One other point to make. When you are used to central heating, doing without it is HARD. My first two winters I felt cold, but now that I have adjusted I haven't noticed the winter as being particularly cold.
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Old Nov 8th 2015, 4:43 am
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Default Re: Is it really that hard to find a warm home?

Wow..looks like we'd have to do a lot of research. We wouldn't buy only rent...and even that sounds tricky. Good tips! Thank you.
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Old Nov 8th 2015, 6:04 am
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Default Re: Is it really that hard to find a warm home?

No it's not, we've never lived in a cold uninsulated house. You've just got to know what to look for. Both our rental and our current house are warm and dry (yes, they've been fully insulated and heated with heat pumps).

Houses on concrete bases are warmer than those which are raised.
Houses which face north are warmer.
Both our rental and the house we now own have heat pumps and wood fires so we have never been cold and we've never suffered from damp or mould.
Our heat pump acts as air conditioning in the summer which is an added bonus.

Our bedroom windows are aluminium and get a bit damp in the winter, but it takes seconds to dry them with a 'scoopy'. We lit our fire for a few evenings (literally) between June - August as we live in a warm part of the country (in comparison to windy Wellington) and we turn the heat pump on in the mornings in winter/summer if we need to for heat/cooling as I don't have time to light a fire before work. Our electricity bills are never more than $250-280 winter or summer.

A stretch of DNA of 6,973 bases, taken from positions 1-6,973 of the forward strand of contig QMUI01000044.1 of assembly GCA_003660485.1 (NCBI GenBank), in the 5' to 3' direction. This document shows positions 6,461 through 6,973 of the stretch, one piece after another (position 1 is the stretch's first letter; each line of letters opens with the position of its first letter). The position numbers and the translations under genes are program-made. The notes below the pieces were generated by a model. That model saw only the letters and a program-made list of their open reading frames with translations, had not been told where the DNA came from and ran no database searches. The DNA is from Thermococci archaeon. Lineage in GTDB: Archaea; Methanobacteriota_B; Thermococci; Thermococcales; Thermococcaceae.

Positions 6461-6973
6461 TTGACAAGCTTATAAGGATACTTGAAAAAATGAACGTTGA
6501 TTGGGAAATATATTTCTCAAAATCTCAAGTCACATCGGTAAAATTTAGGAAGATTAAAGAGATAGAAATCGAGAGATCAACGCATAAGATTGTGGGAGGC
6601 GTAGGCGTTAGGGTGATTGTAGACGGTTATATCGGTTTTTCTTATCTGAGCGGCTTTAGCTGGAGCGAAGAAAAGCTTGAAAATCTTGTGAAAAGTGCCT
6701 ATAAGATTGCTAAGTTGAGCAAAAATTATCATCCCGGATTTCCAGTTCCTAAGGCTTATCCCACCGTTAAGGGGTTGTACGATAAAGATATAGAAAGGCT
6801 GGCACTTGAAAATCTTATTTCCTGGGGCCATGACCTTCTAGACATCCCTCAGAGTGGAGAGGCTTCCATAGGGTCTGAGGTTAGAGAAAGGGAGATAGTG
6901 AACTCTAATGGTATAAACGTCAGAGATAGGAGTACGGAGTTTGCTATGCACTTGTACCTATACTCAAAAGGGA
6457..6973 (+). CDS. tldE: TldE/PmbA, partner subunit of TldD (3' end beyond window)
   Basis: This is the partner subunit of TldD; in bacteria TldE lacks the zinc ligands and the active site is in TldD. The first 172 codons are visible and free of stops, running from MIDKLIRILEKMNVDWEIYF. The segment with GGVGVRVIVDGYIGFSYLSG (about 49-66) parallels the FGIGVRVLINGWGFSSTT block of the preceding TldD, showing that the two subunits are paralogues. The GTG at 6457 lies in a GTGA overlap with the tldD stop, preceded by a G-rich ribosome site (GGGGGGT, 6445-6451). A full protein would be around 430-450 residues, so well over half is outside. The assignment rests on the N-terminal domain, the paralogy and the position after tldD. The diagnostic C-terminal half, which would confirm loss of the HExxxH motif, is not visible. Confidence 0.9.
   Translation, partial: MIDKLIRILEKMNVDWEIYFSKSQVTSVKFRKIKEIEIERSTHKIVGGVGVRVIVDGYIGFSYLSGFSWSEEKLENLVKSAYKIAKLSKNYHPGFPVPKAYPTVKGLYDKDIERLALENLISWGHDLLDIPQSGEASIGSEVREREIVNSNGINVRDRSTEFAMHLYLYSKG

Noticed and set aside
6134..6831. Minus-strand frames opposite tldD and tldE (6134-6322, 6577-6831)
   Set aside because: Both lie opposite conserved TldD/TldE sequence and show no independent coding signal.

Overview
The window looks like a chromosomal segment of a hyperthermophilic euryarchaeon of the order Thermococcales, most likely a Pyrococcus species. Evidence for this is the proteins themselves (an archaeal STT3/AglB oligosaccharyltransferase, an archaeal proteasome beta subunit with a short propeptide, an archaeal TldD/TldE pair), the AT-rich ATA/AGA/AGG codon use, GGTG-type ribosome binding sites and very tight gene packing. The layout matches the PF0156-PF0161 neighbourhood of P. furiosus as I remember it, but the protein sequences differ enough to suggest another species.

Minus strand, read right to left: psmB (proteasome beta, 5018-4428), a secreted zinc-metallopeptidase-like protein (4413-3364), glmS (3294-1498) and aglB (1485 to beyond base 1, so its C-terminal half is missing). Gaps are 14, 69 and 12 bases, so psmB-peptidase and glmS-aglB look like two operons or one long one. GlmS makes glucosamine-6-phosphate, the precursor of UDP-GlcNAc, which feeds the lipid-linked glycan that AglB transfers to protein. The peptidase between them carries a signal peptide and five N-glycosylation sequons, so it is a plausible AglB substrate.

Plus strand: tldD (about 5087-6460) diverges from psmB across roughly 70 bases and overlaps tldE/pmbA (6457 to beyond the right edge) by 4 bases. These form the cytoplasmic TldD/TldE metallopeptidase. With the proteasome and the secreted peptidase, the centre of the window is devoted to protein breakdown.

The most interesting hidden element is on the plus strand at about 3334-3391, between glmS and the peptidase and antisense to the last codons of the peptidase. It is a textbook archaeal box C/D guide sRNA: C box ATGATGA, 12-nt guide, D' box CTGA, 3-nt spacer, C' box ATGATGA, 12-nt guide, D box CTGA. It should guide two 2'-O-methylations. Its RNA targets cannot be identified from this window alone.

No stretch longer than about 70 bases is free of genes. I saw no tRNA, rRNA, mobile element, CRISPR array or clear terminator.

As JMH says, do your homework and know what to look out for. It's perfectly possible. Just remember the walls aren't as solid as houses in the UK for obvious earthquake reasons. One good tip is to check the size of the window ledges - if they're normal by UK standards then your walls are thicker and are likely to be insulated.
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Old Nov 8th 2015, 8:27 pm
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Default Re: Is it really that hard to find a warm home?

Originally Posted by MOSO View Post
One good tip is to check the size of the window ledges - if they're normal by UK standards then your walls are thicker and are likely to be insulated.
That's a good tip.

Our house is a good 40 years old. Cedar wood cladding and a tin roof. Part on piles and part concrete base. It is a very warm house in winter and cool in summer. That is all about how it is angled for the sun & also because it is insulated. Walls. Floors. Roof.

One wood burner to heat the home which is lit sometime in May through to September , weather depending.

We do have some crying windows to the rear of the house & need to watch for mould but other than that, I'd say we have a good, solid home.
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Old Nov 9th 2015, 1:28 am
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Default Re: Is it really that hard to find a warm home?

I don't mean to be otherwise but our house is on a concrete base and all the living areas and kitchen are north facing, so get sun all day.

The window ledges are also normal UK size ledges.

Yet our house is still damp and mouldy.

Unless you are moving into a fairly new house, there is no guarantee that you will get a warm, dry house.
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Old Nov 9th 2015, 4:11 am
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Default Re: Is it really that hard to find a warm home?

if you buy a new house (building now...) its warmer.... definitely.
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Old Nov 9th 2015, 11:33 am
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Default Re: Is it really that hard to find a warm home?

Seems like choosing a new home would give us a chance of a warm dry home. Building standards have changed then? That's good!